Guest post by Michael Shook.
The Real Reason Online Tribes Don’t Work
When I first joined TSA Mastery, the predecessor of the new Biz Blogging Buzz, it was because I was invited to, not because I was searching in Google for tribes to join, having started my online endeavors in the lone wolf, Warrior Forum mode, the idea of belonging to a tribe was pretty much foreign to my way of thinking.
But when I got to reading over the TSA pages I saw that the idea was to create a tribe of like-minded people who would support each other in a way that was beneficial to all parties involved.
I thought that was kind of an interesting idea, so I started the sign-up process. If you went through that part with having to watch the video on the opt in page with the delayed action Buy Me button, you know that was just the beginning of a long series of videos whose point I am still not sure of. Signing up to multiple lists, and then the Facebook group – sort of.
This process seemed a bit convoluted to me, and what I saw in the TSA process (the way it used to be) was confusion. When I realized there were multiple leaders from various parts of the world who each had different businesses, then the cause of the confusion cleared up a bit and it was more like what you get from committee-based decision-making. Everybody’s point of view has to be honored, and accounted for in some way, and the organization itself often winds up trying to drive in multiple directions at once.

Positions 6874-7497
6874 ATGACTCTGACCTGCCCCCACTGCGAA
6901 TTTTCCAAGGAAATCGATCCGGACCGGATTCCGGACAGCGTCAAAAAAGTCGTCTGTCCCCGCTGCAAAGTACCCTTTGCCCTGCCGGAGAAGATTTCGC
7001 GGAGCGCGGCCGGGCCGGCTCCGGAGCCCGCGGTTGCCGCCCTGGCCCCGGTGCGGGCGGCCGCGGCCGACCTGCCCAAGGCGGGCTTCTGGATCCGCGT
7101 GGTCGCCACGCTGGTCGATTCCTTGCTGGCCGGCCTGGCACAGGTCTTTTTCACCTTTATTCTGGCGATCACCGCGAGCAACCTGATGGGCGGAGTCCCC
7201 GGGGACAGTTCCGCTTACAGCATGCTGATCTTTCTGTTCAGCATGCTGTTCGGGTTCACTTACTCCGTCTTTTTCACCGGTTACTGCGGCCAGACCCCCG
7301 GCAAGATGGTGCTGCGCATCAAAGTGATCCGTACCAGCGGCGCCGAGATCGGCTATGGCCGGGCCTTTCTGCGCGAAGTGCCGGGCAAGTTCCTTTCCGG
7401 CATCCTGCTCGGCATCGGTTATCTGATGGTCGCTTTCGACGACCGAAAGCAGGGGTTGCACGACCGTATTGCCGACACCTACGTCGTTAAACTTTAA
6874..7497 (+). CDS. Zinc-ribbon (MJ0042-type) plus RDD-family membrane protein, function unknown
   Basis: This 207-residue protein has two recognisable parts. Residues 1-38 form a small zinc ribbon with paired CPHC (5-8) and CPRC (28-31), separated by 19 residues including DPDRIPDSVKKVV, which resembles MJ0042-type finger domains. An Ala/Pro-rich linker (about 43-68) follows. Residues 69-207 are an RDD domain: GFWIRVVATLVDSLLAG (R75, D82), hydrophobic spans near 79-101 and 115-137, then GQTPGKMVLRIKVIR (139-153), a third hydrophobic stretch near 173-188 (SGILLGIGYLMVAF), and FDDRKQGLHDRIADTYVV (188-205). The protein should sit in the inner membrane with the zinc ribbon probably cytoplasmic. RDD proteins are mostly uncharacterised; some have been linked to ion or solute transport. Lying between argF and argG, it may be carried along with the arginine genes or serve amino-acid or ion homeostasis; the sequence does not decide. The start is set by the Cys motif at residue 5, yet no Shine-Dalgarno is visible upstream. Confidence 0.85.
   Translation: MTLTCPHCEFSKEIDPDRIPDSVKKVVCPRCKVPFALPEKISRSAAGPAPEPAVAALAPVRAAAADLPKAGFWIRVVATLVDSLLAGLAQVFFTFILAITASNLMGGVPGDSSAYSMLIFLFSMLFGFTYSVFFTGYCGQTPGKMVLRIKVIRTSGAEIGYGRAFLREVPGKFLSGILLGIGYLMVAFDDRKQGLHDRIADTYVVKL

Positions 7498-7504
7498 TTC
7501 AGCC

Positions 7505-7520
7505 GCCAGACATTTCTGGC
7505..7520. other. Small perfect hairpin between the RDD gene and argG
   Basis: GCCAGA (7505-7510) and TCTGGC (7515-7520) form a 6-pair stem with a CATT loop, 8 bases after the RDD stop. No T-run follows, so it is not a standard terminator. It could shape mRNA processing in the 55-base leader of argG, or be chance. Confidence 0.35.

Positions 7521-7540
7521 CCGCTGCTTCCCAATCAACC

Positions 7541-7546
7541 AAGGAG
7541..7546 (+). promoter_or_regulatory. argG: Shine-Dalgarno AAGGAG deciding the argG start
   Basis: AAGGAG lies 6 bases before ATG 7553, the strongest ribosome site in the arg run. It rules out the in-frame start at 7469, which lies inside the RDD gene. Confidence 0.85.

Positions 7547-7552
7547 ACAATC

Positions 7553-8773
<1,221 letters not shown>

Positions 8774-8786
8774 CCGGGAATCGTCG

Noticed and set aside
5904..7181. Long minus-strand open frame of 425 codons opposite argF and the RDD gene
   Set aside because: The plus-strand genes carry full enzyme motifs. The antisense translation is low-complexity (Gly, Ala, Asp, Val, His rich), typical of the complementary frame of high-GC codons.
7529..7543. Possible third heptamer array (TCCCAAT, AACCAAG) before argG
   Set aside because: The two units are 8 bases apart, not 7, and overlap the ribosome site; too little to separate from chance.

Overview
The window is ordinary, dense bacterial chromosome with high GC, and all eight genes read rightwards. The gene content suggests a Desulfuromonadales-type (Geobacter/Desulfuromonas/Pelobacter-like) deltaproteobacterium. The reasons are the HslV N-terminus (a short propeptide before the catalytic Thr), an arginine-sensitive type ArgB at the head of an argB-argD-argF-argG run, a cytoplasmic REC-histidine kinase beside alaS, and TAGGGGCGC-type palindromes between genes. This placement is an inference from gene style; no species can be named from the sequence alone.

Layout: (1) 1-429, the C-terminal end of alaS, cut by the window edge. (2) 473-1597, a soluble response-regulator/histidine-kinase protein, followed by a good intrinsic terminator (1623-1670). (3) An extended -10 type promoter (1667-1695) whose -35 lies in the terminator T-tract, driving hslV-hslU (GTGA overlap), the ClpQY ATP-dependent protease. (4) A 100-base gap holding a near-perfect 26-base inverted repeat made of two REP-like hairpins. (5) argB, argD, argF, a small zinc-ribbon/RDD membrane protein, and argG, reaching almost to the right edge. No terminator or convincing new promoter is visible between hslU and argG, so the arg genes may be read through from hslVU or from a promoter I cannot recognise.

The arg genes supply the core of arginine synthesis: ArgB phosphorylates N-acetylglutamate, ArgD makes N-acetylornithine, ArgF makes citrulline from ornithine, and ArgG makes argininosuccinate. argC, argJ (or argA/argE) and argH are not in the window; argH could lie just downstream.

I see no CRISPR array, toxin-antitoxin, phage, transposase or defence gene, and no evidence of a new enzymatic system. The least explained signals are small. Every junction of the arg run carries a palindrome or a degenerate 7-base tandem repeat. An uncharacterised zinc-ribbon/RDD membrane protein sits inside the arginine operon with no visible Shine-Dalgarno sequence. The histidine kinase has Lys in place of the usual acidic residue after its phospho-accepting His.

But you can really only drive in one direction at a time.
And now, as Biz Blogging Buzz (B3), the former TSA community has a single leader. Other helper people for sure, but one leader and that is going to make a big difference in how it works.
So What’s A Tribe?
So what’s a tribe, anyway, and why is everyone so gung-ho on this idea.
A tribe in the traditional sense of the word is a group of people who are tied together by a common heritage, kinship, ethnicity, marriage ties, something like that. The group is pre-existing to the individual, and the individuals are already of that group. In short, tribe identification is a way to tell who is in your group and who is not based on a common ancestry of some kind.
And then Seth Godin needed a subject for a book. So he took some of the ideas of a tribe and changed them around a bit until a tribe was something you could apply for membership in, or buy your way into or sweat-equity your way into. But membership was for sale in some way; unlike traditional tribes where you are basically born into it.